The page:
Embracing the peaks and troughs of tourism demand


There is an opportunity to reframe the tourism industry’s attitude and response to the peaks and troughs of tourism demand (seasons, weeks, and days). Rather than the peaks and troughs being perceived as a barrier to attracting and retaining employees, the industry can use peaks and troughs to its advantage to upskill people who work in the industry and provide consistent employment.

Creating a future where... Entities within tourism collaborate with each other, and with other industries, to embrace opportunities presented by peaks and troughs of consumer demand. This attracts people to work in the industry who find working across different roles, businesses and industries rewarding, as well as having the opportunity to upskill when demand is low.


In the tourism industry there is fluctuation in availability of work across seasons, weeks, and days. At a national level, the number of filled jobs in tourism-related industries was estimated to be higher in the summer than the winter. This included 13.9% higher in activity, travel and tour services, 8.6% higher in transport services, and 5.3% higher in accommodation and food and beverage services between winter in 2019 and summer in 2019-2020 [1]. There are of course some regions that experiences their peaks in winter because of the ski industry. Many businesses work to major peaks in demand at the weekends and at times of day.

The peaks and troughs of tourism demand, and variances in workforce requirements, create a challenge for businesses hoping to maintain a stable workforce and offer consistent employment. Employees can become underutilised (or let go) when demand is low; and potentially over-worked when demand is high. These factors contribute to the perception (and actuality) of the workforce being a transient industry and not a viable career option.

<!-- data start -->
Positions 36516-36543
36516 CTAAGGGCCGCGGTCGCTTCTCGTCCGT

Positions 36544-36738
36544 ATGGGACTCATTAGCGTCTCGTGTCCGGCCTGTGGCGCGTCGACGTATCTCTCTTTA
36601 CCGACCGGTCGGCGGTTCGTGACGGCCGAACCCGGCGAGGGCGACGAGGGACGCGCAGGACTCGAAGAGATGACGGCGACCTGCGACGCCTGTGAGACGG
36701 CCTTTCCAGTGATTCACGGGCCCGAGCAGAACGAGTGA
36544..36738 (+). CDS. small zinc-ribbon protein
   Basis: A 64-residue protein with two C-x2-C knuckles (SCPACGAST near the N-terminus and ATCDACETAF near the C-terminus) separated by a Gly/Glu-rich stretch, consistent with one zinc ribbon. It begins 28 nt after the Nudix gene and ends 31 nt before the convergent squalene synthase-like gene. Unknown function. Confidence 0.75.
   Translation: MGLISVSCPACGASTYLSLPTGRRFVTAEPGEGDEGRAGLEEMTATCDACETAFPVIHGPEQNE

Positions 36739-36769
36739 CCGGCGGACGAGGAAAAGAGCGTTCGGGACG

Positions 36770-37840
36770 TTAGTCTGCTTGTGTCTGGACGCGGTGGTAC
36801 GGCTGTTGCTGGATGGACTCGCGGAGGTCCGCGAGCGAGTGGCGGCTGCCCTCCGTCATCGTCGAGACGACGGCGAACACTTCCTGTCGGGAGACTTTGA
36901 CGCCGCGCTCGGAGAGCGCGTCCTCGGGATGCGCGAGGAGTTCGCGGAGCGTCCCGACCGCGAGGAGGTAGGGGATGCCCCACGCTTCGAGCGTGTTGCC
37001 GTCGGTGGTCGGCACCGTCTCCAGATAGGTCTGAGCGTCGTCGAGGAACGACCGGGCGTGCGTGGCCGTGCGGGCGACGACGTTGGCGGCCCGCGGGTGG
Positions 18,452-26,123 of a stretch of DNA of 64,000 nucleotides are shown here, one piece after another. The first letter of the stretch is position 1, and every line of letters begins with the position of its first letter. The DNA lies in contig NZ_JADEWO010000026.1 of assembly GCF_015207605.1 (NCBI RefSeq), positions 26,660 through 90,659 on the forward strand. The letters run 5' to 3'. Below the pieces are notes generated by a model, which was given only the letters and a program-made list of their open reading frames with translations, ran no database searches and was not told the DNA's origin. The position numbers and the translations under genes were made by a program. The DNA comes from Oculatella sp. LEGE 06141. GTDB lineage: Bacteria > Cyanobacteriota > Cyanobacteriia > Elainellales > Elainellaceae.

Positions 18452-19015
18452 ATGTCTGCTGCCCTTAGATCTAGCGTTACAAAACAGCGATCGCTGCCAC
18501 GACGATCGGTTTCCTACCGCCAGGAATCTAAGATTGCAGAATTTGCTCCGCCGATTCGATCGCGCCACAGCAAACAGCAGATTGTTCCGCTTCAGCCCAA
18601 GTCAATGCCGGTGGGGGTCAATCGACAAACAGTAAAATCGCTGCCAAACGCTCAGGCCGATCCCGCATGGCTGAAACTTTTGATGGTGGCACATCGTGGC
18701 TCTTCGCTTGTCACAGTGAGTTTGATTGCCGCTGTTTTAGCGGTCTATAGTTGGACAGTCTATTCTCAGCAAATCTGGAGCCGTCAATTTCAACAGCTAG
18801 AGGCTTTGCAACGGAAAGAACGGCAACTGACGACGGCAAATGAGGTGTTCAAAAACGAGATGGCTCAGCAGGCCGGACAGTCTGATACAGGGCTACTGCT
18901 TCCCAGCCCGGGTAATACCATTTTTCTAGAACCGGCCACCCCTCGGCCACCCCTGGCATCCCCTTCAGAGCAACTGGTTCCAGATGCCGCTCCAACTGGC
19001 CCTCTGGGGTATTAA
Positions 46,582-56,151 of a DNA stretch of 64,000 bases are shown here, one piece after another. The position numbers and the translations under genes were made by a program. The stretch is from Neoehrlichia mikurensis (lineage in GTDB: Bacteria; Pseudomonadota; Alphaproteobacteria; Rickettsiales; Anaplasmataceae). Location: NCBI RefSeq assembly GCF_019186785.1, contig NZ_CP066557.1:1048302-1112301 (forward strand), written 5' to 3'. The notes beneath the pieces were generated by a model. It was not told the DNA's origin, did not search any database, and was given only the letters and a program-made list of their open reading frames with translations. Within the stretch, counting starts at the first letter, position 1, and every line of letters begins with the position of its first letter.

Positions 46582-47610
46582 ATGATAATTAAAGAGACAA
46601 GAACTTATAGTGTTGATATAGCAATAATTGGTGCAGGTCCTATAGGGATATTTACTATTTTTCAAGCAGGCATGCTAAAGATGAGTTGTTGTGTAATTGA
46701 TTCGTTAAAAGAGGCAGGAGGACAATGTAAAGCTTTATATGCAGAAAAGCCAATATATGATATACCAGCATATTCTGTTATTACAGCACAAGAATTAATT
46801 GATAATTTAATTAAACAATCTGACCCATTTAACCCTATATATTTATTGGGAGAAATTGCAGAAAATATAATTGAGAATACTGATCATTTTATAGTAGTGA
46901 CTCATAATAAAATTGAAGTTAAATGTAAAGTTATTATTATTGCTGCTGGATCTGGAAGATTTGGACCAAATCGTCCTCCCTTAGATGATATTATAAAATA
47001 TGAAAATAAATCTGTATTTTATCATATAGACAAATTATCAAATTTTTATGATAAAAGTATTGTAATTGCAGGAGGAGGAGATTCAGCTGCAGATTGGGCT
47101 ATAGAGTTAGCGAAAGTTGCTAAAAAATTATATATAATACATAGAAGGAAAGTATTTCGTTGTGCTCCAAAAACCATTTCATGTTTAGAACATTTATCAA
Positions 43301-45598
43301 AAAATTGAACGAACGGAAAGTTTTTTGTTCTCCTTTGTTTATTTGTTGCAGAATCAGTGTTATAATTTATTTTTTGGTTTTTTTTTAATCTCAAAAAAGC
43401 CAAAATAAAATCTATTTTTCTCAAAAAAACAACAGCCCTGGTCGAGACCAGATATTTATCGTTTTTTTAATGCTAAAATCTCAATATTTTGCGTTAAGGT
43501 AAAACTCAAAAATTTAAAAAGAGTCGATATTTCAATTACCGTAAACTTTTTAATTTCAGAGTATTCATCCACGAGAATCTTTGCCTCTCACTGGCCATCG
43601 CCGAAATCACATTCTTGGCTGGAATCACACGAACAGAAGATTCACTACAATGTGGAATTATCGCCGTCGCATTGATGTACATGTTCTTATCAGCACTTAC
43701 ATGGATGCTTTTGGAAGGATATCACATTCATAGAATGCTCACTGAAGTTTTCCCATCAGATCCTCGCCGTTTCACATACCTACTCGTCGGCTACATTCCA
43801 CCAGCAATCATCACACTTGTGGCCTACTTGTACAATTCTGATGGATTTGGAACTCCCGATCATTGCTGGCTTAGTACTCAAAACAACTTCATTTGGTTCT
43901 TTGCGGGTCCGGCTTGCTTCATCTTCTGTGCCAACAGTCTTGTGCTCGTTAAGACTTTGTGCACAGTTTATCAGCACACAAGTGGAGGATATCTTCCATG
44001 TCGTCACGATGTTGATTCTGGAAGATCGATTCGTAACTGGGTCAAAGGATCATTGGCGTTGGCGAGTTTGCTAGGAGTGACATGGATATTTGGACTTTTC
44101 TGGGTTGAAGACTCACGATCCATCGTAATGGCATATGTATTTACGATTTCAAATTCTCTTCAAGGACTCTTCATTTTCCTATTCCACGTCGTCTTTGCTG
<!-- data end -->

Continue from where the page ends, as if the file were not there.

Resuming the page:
There have been significant gains made over the last decade to smooth the seasonal peaks of tourism demand. However, it isn’t practical or desirable to eliminate seasonal demand - some roles will always be highly seasonal, and a healthy degree of staff turnover is important to ensure a flow of new ideas and experience into the local labour pool. Instead, there are opportunities to embrace the peaks and troughs of tourism demand.


This Tirohanga Hou doesn’t aim to further smooth the peaks or troughs in demand, but instead explores the opportunities presented by embracing seasonality. The industry can use seasonality to provide more consistent employment, through employee sharing, and upskilling and investing in the current tourism workforce. Leaning into seasonality will help to address some of the reasons prospective workers seek employment elsewhere.

We believe partnerships (both within the industry, and with other industries) are essential for employee sharing to be a successful model. This opportunity requires strong collaboration. Other initiatives (such as those emerging from the Regional Skills Leadership Groups and Jobs for Nature programmes) are also exploring the potential of a new way of managing staffing pressures by enabling partnerships between employers within, and between, industries experiencing complementary peaks and troughs in demand.